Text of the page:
Several participants at the UDL Institute have asked me for some tools to help support students in the math classroom. Let's take a look at a few:
#1: Desmos Graphing Calculator
Graphing equations can often pose difficulties to students in the math classroom. Remember when we had to buy those expensive TI-80 calculators? This can cause an extreme disadvantage to students living in poverty; however, there is a free alternative for students.
If you have never seen Desmos Graphing Calculator, it provides students with access to an online graphing calculator is available as a website, App, and Chrome Extension. It provides students with the ability to interact with and understand equations in new and interactive ways.
#2: Screencasting Tools
If you are not familiar with Screencasting, it gives you the ability to record anything on the screen of your laptop or Smart device. It can be used for teachers to "flip" their classroom or have students teach important concepts. Some of my favorite tools are:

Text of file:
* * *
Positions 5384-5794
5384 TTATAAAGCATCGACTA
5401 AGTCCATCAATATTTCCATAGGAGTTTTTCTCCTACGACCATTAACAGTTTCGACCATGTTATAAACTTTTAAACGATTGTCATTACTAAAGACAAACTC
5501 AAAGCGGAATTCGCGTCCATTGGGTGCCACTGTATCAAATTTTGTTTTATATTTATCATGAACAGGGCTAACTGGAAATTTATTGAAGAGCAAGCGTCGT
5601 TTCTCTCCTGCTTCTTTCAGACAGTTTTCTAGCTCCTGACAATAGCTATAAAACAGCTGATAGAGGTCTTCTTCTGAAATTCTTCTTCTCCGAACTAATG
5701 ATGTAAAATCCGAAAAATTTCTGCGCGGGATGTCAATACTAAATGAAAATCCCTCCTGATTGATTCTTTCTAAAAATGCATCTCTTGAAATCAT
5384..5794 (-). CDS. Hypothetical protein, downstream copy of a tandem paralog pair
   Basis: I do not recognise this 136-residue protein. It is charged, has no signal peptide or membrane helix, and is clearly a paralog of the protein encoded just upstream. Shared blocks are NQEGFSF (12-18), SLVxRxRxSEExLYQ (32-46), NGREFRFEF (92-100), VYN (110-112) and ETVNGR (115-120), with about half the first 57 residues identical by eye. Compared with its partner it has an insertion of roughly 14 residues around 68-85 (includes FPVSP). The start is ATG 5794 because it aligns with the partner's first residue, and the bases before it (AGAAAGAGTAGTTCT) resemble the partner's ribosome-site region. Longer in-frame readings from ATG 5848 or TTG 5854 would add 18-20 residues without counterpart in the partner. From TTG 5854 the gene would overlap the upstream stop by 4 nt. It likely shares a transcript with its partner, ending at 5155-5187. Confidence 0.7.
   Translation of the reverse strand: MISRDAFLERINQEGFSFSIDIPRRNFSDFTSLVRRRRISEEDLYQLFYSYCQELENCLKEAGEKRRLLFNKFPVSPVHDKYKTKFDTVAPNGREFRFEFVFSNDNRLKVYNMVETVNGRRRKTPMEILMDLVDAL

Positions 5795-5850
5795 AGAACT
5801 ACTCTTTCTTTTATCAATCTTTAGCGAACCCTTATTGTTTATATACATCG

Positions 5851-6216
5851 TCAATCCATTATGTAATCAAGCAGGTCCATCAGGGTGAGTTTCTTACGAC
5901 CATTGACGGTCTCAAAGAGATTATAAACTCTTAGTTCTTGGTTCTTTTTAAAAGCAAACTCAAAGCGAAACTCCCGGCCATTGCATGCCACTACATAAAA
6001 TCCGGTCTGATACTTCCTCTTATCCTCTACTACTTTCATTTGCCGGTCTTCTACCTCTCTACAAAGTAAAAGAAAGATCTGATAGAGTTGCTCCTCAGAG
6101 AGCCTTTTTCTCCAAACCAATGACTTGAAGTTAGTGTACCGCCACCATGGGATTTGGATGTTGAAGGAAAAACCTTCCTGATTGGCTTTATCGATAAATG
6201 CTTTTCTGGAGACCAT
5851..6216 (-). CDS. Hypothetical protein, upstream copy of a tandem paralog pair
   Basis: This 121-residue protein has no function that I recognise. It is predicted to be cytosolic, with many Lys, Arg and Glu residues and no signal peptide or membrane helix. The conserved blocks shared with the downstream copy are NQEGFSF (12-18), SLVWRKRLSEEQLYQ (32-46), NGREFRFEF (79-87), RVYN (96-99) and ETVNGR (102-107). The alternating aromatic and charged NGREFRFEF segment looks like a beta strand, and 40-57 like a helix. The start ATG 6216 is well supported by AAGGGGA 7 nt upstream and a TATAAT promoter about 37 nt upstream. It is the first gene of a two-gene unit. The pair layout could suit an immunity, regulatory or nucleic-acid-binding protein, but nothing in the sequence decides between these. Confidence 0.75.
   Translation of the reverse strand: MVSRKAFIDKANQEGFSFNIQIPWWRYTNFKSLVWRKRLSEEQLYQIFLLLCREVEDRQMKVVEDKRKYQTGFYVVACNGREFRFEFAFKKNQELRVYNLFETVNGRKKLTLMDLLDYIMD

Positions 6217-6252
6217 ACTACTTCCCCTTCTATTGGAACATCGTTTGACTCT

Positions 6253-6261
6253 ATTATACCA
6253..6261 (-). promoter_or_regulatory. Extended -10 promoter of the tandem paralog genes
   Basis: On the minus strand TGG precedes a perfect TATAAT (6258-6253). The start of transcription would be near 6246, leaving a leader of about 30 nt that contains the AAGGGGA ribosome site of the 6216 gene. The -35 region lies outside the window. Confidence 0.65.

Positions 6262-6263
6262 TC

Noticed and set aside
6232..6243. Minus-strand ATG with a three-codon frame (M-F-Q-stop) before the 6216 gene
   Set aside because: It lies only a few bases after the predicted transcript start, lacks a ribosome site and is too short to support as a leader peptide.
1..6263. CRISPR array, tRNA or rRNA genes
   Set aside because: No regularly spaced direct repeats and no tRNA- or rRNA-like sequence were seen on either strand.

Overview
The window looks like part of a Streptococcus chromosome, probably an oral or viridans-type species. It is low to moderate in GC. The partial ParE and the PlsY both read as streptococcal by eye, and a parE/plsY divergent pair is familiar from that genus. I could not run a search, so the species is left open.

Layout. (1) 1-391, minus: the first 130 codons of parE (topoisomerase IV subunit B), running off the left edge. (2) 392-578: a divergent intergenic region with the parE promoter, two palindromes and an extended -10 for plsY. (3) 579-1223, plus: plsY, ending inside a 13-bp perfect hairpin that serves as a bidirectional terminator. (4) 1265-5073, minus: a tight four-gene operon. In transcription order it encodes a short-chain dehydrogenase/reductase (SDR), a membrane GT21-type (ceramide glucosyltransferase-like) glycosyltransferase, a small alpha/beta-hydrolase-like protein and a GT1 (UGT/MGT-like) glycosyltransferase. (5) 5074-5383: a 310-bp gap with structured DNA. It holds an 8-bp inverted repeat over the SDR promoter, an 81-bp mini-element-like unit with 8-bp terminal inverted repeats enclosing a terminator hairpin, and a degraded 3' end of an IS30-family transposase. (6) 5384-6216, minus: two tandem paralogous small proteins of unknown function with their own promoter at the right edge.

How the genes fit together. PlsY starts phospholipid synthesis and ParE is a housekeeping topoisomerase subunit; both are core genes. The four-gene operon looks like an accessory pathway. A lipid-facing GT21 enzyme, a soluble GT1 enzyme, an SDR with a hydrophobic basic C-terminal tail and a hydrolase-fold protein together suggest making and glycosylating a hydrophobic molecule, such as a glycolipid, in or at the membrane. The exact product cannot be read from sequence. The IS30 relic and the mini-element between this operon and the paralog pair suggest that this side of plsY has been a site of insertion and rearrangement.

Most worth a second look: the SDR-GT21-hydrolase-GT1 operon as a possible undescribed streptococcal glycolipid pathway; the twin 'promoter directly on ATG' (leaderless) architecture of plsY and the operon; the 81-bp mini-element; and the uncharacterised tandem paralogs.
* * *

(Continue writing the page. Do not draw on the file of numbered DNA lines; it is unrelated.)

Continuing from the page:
Screencasting provides students with the scaffolds and supports they need to do homework, understand important concepts, or flip your classroom. In the past, I have used screencasting as a way to solve FAQ's to help students complete homework or provide the support's they need to complete assignments. It can be even more powerful when used by students because it gives us tangible insight into our student's thought process.
Annotation is a powerful tool and can serve a purpose in the math classroom. Several weeks ago, I had mentioned that you could use Skitch to solve math problems. How would this work? Students take a picture or screenshot of a math problem and annotate (or solve) it with Skitch, which is a great way to see all of the work.
Students are not limited to hand writing because they can add shapes, arrows, and text to diagram their drawings. I like the fact that this tool provides students with another option for demonstrating their knowledge of how to solve math concepts.
What tools are you using to help students in the math classroom? I'd love to hear from you!